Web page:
London Waterloo welcomes the Armed Forces on London Poppy Day
London Waterloo played host to the Armed Forces as the Royal British Legion held a socially-distanced London Poppy Day launch at the station.
The event saw armed forces personnel attend alongside volunteers to raise money for the Poppy Appeal. Chief of the Defence Staff General Sir Nick Carter attended and spoke to Network Rail staff including station interface manager Barry Kitchener.
Barry said: “It was a privilege to introduce General Sir Nick to station staff at Waterloo.
“While it was very different event this year, the cause is one which is close to my heart and I hope lots of money is raised for the Poppy Appeal.”
Cem Davis, Waterloo Station manager, said: “We were thrilled at London Waterloo to host the Royal British Legion on London Poppy Day.
“Our staff have played their part in ensuring key workers continued to get to their jobs and worked tirelessly to help passengers travel safe so it was an honour to explain to General Sir Nick how we have helped to keep the country moving.”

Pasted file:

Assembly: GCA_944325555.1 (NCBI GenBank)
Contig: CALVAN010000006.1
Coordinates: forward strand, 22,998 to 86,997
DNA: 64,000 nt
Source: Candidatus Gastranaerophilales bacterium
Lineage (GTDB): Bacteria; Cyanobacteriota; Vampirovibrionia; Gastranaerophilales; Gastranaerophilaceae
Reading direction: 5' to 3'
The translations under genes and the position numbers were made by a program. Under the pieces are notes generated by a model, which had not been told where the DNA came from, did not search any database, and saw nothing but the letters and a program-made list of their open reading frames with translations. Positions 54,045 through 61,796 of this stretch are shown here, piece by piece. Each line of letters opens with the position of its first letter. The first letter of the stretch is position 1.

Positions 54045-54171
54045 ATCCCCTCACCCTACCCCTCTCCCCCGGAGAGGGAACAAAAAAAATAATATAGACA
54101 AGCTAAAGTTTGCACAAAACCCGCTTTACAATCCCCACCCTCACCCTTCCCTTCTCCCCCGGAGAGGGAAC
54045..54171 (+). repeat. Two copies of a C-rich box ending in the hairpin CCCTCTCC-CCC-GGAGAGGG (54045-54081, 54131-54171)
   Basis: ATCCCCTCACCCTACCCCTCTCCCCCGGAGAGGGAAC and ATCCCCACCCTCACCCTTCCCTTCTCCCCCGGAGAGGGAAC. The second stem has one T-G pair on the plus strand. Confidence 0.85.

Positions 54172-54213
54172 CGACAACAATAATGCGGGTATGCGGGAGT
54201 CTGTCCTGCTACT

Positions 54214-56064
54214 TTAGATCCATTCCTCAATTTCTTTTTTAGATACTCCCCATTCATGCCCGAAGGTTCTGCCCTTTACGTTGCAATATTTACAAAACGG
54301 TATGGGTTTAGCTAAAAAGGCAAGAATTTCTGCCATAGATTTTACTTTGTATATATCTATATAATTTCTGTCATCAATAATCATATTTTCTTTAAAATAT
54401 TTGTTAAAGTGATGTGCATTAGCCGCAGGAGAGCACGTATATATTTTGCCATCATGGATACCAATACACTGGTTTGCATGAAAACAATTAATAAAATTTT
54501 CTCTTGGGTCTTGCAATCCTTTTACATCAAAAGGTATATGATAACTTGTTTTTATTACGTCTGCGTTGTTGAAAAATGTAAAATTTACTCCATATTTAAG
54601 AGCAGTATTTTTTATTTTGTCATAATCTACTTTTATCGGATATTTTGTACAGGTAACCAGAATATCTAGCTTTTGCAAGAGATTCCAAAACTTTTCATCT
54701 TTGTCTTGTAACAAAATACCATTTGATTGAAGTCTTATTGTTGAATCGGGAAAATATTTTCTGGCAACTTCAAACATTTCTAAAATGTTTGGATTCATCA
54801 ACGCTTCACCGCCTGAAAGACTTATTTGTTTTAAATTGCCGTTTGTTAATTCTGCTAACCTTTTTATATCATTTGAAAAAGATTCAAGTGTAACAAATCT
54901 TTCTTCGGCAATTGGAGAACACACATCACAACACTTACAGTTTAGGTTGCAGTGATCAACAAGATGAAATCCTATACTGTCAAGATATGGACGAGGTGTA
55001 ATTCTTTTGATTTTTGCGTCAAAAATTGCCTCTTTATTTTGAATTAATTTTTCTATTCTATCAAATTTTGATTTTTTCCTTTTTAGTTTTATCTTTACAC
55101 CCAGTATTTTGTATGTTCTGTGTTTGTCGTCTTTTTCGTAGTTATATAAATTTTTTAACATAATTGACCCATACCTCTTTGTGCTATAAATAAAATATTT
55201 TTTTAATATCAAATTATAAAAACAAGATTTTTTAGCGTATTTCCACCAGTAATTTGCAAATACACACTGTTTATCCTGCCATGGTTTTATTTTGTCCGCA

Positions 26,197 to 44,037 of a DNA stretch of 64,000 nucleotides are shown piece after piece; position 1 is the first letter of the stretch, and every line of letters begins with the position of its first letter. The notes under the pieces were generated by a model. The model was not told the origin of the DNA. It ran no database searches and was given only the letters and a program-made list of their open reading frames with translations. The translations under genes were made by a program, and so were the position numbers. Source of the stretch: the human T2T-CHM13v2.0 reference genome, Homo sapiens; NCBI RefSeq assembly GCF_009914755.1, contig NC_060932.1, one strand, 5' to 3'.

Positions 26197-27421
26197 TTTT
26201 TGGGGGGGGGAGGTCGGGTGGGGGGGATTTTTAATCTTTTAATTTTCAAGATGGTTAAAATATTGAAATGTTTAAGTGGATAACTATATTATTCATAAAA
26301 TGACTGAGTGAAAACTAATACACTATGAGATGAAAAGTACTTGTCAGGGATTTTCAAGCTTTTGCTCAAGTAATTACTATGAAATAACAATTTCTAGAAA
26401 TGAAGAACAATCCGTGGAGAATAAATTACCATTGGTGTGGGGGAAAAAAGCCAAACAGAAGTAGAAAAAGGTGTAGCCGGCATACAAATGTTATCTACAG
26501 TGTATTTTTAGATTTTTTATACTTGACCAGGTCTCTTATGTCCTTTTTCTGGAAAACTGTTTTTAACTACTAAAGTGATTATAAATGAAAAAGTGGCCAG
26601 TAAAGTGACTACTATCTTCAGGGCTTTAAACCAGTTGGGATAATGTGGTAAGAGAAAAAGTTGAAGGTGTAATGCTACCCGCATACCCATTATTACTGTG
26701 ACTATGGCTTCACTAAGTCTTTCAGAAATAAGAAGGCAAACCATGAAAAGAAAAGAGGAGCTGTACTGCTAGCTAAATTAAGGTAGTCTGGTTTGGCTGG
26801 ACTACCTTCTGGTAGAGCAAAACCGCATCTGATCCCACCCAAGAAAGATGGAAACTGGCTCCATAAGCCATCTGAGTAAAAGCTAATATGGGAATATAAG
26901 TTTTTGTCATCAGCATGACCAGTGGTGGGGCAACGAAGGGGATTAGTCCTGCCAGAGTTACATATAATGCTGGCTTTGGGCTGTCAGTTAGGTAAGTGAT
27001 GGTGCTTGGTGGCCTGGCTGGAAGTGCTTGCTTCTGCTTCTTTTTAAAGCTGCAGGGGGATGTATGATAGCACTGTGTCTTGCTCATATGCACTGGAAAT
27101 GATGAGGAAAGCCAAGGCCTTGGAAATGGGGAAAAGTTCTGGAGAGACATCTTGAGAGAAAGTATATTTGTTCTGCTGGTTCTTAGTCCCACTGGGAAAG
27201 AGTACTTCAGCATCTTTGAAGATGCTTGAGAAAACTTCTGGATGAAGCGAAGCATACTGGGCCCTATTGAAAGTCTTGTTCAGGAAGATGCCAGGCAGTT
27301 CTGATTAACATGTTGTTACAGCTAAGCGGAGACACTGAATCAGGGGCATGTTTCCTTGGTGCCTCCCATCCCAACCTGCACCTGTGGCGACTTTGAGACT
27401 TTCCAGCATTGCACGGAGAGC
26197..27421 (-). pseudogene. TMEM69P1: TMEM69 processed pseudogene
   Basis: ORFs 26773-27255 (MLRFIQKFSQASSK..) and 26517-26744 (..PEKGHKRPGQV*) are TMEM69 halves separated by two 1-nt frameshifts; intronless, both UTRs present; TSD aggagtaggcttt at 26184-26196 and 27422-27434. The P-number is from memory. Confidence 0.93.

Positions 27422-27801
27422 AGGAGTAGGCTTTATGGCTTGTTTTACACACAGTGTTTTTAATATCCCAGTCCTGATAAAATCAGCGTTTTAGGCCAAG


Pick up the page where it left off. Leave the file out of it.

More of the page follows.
Claire Rowliffe, director of fundraising at the Royal British Legion said: “Whether you are travelling into London or working from home, please pick up a poppy from our collectors at Network Rail stations or visit The Royal British Legion website where there are all sorts of ways that people can take part remotely.
“The money we raise will support members of the Armed Forces community from all generations who are facing new hardships as a result of Covid-19 such as social isolation, financial difficulties and unemployment, losing loved ones or facing the threat of homelessness. That’s why this year every poppy counts.”
There was a range of cash-free ways for the public to donate at the station today including QR codes, text to donate, and contactless devices, to ensure the safety of those collecting and those choosing to give in person.
Poppy Day collections are also taking place at other Network Rail Southern Region stations: Cannon Street, Victoria and London Bridge and people can still buy poppies in person at supermarkets.
Photo credit: Network Rail
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